Carefree Black Girls

From Wikipedia, the free encyclopedia
Jump to navigation Jump to search

Carefree Black Girls is a cultural concept and movement that aims to increase the breadth of “alternative” representations of black women.[1][2] The origins of this expression can be traced to both Twitter and Tumblr.[3] Zeba Blay was reportedly the first person to use the expression as a hashtag on Twitter in May 2013. Danielle Hawkins soon launched a blog on Tumblr by the same name. In her article for The Root, Diamond Sharp describes "carefree black girls" as an idea that, “[black women] have used to anchor expressions of individuality and whimsy in the face of the heavy stereotypes and painful realities that too often color discussions of their demographic."[4] At Refinery29, Jamala Johns said it was "a way to celebrate all things joyous and eclectic among brown ladies. Cultivated online and driven by social media, it's one telling piece of a much wider development of inspiration assembled by and for black women."[5] Hillary Crosley Coker, a reporter for Jezebel provides specific examples of notable black women embodying the concept. She claims that, "ladies like Chiara de Blasio (with her hippie flower headband), Solange [Knowles] and her eclectic style and Janelle Monae's futurism are their patron saints".[6]


The "carefree black girl" movement has prompted the development of related concepts and efforts such as "carefree black boys,” a term also dubbed by Blay.[7][8] Another concept that emerged was "carefree black kids" via the hashtag from Another Round host and Late Night with Stephen Colbert writer Heben Nigatu (#carefreeblackkids2k16).[9] In July 2016, Blavity called the photos and videos posted with Nigatu's hashtag "the bright light we needed after this troubling week,” which was marked by the state-sponsored killings of Alton Sterling and Philandro Castile.[10]


As the "carefree black girl" concept gained favorable recognition, it has also faced criticism.[11] Shamira Ibrahim, reporter for The Root compares the emergence of the "carefree black girl" concept to "black girl magic," critiquing the term's usage as "a catch-all term that seems to run counter to the reality of being a black woman not just in America but in much of the world."[12]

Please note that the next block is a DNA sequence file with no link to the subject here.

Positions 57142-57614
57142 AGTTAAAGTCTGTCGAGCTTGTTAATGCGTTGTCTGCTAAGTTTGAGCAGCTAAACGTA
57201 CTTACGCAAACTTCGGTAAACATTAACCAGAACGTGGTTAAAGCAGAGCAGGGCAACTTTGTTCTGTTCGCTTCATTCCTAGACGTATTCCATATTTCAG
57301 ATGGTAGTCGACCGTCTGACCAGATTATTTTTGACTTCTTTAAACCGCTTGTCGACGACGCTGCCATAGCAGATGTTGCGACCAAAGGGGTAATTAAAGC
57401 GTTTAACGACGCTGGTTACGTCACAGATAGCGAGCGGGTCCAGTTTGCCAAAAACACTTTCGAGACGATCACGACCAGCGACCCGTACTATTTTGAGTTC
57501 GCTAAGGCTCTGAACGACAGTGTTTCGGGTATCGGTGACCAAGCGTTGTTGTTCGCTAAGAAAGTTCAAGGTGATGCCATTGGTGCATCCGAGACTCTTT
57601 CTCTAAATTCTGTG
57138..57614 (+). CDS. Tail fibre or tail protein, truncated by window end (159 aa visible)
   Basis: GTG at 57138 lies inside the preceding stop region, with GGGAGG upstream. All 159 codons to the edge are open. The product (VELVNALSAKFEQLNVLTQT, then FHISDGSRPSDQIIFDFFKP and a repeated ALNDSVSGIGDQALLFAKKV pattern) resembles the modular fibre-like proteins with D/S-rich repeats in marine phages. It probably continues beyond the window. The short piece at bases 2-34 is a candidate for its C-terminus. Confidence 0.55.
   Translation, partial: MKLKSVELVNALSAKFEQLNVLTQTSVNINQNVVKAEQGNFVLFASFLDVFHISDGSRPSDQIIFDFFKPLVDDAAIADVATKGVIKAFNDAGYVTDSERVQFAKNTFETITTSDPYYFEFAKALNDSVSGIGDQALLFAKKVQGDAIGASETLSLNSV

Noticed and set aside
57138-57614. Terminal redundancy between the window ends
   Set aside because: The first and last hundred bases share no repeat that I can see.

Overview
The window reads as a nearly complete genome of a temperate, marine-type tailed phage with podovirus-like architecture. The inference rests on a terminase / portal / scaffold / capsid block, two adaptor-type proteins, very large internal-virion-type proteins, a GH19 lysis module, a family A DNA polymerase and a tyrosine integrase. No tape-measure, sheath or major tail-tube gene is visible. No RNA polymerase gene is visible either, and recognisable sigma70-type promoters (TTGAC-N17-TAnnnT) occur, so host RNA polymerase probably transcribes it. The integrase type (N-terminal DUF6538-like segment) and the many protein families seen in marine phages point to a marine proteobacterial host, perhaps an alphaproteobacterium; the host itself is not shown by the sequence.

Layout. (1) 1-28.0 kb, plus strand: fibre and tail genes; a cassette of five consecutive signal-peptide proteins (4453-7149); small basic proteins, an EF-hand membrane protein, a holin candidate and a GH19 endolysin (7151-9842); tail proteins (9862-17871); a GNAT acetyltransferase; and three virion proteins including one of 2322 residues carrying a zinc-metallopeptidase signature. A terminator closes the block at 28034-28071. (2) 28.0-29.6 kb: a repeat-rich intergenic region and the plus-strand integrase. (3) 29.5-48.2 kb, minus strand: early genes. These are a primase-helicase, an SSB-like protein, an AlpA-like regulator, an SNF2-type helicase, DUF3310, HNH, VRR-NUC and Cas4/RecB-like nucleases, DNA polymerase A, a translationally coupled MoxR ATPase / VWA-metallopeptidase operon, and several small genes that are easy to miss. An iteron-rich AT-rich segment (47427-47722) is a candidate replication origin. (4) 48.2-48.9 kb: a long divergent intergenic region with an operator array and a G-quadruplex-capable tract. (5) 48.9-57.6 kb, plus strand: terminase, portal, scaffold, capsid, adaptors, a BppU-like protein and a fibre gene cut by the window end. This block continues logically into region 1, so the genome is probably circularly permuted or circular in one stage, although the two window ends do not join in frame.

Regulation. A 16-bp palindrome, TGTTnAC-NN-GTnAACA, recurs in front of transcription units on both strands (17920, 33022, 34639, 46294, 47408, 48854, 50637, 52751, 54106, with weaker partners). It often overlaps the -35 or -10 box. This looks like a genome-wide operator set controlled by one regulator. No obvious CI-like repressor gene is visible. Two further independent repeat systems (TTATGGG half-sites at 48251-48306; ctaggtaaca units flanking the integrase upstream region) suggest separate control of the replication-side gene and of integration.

See also[edit]


  1. ^ Jones, Deja (2 April 2015). "The Struggle To Be A Carefree Black Girl". Madame Noire. Retrieved 30 August 2016.
  2. ^ Mooney, Heather. "Sad Girls and Carefree Black Girls: Affect, Race,(Dis) Possession, and Protest." WSQ: Women's Studies Quarterly 46.3 (2018): 175-194.
  3. ^ Bustos, Kristina (10 March 2015). "Beyond the Black Girl Nerds Hashtag". Riveter. Retrieved 29 August 2016.
  4. ^ Sharp, Diamond (August 9, 2014). "Why Carefree Black Girls Are Here to Stay". The Root. Retrieved 29 August 2016.
  5. ^ Johns, Jamala (January 30, 2014). "Carefree Black Girls - Solange, Janelle Monae". Refinery29. Retrieved 29 August 2016.
  6. ^ Coker, Hillary Crosley (January 31, 2014). "So, What's This 'Carefree Black Girl' Thing All About?". Jezebel. Retrieved 3 September 2016.
  7. ^ St. Félix, Doreen (September 27, 2016). "On Carefree Black Boys". MTV News. Retrieved 2017-05-28.
  8. ^ Blay, Zeba (5 June 2015). "How Boys Like Jaden Smith Are Redefining Black Masculinity". The Huffington Post. Retrieved 29 August 2016.
  9. ^ "#CarefreeBlackKids2k16 offers comfort in wake of U.S. shootings". CBC News. July 9, 2016. Retrieved 3 September 2016.
  10. ^ Mangum, Trey (8 July 2016). "#CarefreeBlackKids2k16 is the bright light we needed after this troubling week -". Blavity. Retrieved 3 September 2016.
  11. ^ BCB Team (14 June 2016). "This Youtuber Says She's Not Here For The 'Carefree Black Girl' Movement". Beyond Classically Beautiful. Retrieved 29 August 2016.
  12. ^ Shamira, Ibrahim (March 11, 2016). "Why I'm Over the 'Carefree Black Girl' Label". The Root. Retrieved September 3, 2016.

External links[edit]